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India incapable of conducting Op Geronimo
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Issue Net Edition | Date : 11 Sep , 2012

C-17 Globemaster III

Consequent to American operation ‘Geronimo,’ at Abbottabad in Pakistan to eliminate Osama bin Laden, many in civil society have been asking whether India can go ahead with a similar operation. ‘Geronimo’ involved painstaking intelligence work spread over many years, though the final ‘fine- tuning’ took seven months or so. Detailed intelligence work and application of cutting edge technology apart, it required an enormous amount of co-ordination among those in the higher echelons of the civil administration and military high command as well as with the one who was to control the mission. The entire planning was closely monitored by the Chiefs of Defence Staff, the CIA chief and the President himself, who is also the Commander-in-Chief of the armed forces.

For months they worked on the plan, disseminating information strictly following the principle, ‘need to know’. A mock-up of the ‘Osama house’ would have been erected and an operation rehearsed a number of times by the designated team of helicopter crews and Seals, and the latter had otherwise been undergoing one of the most vigorous training schedules. Only then was it possible to complete the mission with clock-work precision. It was the President who had to take the final call and gave written orders.

Weaknesses of Indian intelligence have repeatedly surprised the nation, be it the Chinese road across Ladakh, the scale of aggression in 1962, and mass infiltration in 1965 in J and K followed by the attack in Chamb-Jorian.

Since intelligence is the most essential input for such an operation, can Indian intelligence agencies measure up to this basic requirement? Weaknesses of Indian intelligence have repeatedly surprised the nation, be it the Chinese road across Ladakh, the scale of aggression in 1962, and mass infiltration in 1965 in J and K followed by the attack in Chamb-Jorian. Kargil was a major intelligence failure and so was the attack on Parliament where there were security lapses too. It was repeated at Mumbai, in spite of some early leads. More recent are the cases of lists of terrorists in Pakistan and the CBI team arriving in Copenhangen with an out-dated warrant of arrest. The list is endless.

Accurate and actionable intelligence is fundamental to the success of covert operations, whereas it remains our weakest point. In fact, in the case of Indian intelligence agencies, it is not the case of the left hand not knowing what the right hand is doing but the little finger not knowing whom the index finger, of the same hand, is fingering?

At the national level we have the NSG, especially trained and equipped for such operations. At Mumbai these commandos first took too long to arrive and later too long to complete the operation. Equally, are the NSG commandos equal to the job? Just recall the visuals of a commando holding his weapon well above his head and firing at supposedly some terrorists! This visual was repeatedly shown on the American TV, where we saw the drama unfold. The NSG was commanded by an army officer, invariably an ex-commando, but now it is a police officer with no ground-level experience of commando operations. Grabbing jobs, irrespective of the suitability of the appointee, is another feature of Indian setting.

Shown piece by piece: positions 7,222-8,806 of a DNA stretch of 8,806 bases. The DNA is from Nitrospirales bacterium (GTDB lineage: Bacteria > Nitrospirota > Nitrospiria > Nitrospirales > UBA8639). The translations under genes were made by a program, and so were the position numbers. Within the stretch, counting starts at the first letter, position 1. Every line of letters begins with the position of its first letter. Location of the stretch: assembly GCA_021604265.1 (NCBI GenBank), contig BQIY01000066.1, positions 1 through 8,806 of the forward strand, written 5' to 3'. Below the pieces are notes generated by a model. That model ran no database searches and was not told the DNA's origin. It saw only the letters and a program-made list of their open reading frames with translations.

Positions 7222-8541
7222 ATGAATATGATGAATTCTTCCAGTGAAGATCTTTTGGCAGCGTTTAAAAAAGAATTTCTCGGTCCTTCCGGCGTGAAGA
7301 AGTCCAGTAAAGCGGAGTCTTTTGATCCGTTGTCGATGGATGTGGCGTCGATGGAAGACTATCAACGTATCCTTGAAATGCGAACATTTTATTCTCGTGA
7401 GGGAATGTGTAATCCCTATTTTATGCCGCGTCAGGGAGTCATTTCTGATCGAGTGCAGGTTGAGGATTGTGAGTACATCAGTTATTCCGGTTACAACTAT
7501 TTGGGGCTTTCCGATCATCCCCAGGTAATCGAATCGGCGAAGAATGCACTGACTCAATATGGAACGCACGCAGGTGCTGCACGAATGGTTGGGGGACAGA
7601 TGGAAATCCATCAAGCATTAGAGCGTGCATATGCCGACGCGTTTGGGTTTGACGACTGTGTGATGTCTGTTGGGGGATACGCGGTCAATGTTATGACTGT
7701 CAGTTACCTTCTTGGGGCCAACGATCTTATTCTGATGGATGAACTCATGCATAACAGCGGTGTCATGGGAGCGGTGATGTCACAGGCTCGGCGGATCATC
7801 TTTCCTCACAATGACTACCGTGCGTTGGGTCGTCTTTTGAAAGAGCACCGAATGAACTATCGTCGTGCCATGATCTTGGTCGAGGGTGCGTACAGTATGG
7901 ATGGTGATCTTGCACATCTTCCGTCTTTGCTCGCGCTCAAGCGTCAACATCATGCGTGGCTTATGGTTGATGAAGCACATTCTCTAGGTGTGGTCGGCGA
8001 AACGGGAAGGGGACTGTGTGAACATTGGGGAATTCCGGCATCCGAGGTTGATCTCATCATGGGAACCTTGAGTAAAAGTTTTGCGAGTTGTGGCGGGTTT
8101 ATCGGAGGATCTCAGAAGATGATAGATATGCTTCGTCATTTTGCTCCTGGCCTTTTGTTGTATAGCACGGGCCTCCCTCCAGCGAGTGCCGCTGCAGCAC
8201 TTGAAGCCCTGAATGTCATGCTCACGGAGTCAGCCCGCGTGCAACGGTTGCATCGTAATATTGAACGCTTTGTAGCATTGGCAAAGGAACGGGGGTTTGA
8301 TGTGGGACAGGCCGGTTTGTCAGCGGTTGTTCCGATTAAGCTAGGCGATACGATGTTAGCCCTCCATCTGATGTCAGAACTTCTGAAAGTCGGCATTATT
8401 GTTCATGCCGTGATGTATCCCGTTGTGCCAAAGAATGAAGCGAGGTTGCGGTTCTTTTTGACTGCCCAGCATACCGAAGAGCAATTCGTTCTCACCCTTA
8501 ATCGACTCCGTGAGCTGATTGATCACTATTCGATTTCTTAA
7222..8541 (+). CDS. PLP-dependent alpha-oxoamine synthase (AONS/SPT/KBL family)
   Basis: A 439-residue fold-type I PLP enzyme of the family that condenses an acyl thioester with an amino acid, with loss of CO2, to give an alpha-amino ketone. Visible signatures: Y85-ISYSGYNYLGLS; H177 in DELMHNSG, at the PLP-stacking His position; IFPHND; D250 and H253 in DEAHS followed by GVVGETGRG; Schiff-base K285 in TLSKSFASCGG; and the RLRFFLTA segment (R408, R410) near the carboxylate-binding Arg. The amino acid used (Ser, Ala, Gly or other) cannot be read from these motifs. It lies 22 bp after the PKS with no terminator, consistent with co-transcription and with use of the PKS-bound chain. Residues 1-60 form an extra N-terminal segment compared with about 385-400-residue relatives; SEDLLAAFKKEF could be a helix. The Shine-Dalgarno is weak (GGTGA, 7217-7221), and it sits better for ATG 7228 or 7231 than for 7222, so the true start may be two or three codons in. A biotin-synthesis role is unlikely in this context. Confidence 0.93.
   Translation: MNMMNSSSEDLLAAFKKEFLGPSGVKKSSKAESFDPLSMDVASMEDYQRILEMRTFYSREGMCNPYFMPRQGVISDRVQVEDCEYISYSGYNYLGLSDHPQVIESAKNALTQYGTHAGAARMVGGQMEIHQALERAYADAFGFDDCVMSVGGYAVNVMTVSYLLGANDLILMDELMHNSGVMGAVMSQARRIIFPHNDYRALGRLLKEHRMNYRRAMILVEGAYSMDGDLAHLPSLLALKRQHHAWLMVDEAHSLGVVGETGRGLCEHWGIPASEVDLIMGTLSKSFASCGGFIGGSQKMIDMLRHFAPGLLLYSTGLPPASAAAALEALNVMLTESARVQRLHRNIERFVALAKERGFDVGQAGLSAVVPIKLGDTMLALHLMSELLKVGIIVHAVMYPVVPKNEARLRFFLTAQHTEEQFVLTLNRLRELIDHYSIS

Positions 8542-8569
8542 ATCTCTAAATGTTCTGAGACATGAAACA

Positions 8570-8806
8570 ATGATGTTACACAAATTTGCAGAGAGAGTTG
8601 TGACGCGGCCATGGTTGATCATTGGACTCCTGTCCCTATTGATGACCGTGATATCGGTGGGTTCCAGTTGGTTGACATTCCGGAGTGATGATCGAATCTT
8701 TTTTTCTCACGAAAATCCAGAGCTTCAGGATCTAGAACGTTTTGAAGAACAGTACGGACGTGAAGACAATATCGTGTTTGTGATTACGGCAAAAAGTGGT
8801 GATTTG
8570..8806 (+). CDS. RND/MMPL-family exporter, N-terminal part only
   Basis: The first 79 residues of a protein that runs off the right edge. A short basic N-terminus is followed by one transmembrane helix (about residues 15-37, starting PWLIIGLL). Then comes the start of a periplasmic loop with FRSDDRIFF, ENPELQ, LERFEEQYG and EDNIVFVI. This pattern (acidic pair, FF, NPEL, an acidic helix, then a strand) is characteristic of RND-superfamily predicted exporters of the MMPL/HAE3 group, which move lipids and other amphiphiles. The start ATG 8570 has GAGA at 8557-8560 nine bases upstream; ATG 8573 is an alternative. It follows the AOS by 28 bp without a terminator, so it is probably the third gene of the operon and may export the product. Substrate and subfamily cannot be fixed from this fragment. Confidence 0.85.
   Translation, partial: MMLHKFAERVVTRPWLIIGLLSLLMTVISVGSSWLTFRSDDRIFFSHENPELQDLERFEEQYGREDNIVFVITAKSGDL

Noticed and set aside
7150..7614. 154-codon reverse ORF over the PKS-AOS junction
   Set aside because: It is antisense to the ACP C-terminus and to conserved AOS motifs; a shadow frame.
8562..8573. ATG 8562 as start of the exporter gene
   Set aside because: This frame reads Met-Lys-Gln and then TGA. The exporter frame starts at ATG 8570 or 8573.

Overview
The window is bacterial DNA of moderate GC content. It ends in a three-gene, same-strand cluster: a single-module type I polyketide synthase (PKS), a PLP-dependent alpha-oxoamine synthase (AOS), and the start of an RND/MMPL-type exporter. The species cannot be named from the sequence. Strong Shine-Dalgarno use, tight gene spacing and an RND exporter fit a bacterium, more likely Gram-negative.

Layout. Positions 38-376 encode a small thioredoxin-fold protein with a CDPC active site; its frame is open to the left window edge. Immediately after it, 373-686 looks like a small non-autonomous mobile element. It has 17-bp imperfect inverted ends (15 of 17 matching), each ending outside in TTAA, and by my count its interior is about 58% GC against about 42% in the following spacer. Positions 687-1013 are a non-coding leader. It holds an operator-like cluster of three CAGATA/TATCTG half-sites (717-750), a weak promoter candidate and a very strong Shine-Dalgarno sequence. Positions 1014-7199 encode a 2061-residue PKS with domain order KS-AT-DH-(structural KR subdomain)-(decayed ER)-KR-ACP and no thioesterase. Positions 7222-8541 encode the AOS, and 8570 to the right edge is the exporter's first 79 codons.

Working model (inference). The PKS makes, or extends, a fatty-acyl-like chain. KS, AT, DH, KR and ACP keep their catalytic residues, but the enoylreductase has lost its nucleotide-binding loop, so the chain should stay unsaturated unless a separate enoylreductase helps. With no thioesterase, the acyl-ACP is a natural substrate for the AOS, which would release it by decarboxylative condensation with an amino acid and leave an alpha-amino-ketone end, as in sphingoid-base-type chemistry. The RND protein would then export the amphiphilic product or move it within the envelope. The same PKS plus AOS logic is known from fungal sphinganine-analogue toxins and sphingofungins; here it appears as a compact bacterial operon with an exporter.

There was no centralised control over the operation and the entire scene around Taj Hotel appeared one of a ‘circus,’ with apparently no one knowing what to do. The details of ammunition and grenades expended by the commandos in this action would give an idea of the operation and our suspicion of possible collateral damage.

There was no centralised control over the operation and the entire scene around Taj Hotel appeared one of a ‘circus’, with apparently no one knowing what to do

Both the Indian Navy and the Indian Army have special forces which can carry out missions of the type conducted by the US naval Seals at Abbottabad. They are organised and trained for such missions and have the best of leadership. Quality of intelligence inputs apart, it is the joint operations where more than one service is to take part and then problems arise. There are major fault-lines in the field of coordination and meshing together of various aspects of such an operation between the two Services taking part in the operation. This lack of ‘joint-ship’ has been the bane of Indian defence forces, which essentially is the handiwork of the politic-bureaucratic combine. The policy of ‘divide and rule’, and ‘turf-tending’ over national interest has been the dominant feature of the Indian defence apparatus.

In the case of the Abbattobad raid, in spite of the complete integration of the defence forces in the United States, the Naval Seals had their own helicopters to ensure total involvement and commitment of those taking part in the operation. In the case of India, helicopters meant for carrying such troops are with the Indian Air Force rather than the Army! So, the total commitment required on the part of all those taking part in the operation will not measure up to the level required in an operation of the type conducted at Abbottabad. In fact, discord has often appeared when two Services had to operate together. It surfaced in rather an ugly form during the Kargil operations.